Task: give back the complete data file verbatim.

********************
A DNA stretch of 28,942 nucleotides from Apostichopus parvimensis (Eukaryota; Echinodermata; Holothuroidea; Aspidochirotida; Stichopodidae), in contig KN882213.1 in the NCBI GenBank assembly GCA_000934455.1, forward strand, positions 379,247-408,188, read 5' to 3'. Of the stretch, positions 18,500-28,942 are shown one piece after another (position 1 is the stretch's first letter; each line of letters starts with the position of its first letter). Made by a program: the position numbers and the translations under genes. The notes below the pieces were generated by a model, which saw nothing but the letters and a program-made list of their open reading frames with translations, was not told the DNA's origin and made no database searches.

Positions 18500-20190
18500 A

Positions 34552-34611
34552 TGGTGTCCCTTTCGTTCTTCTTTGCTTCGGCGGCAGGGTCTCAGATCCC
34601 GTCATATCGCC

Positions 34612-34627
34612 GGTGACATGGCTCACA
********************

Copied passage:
A DNA stretch of 28,942 nucleotides from Apostichopus parvimensis (Eukaryota; Echinodermata; Holothuroidea; Aspidochirotida; Stichopodidae), in contig KN882213.1 in the NCBI GenBank assembly GCA_000934455.1, forward strand, positions 379,247-408,188, read 5' to 3'. Of the stretch, positions 18,500-28,942 are shown one piece after another (position 1 is the stretch's first letter; each line of letters starts with the position of its first letter). Made by a program: the position numbers and the translations under genes. The notes below the pieces were generated by a model, which saw nothing but the letters and a program-made list of their open reading frames with translations, was not told the DNA's origin and made no database searches.

Positions 18500-20190
18500 A

Positions 34552-34611
34552 TGGTGTCCCTTTCGTTCTTCTTTGCTTCGGCGGCAGGGTCTCAGATCCC
34601 GTCATATCGCC

Positions 34612-34627
34612 GGTGACATGGCTCACA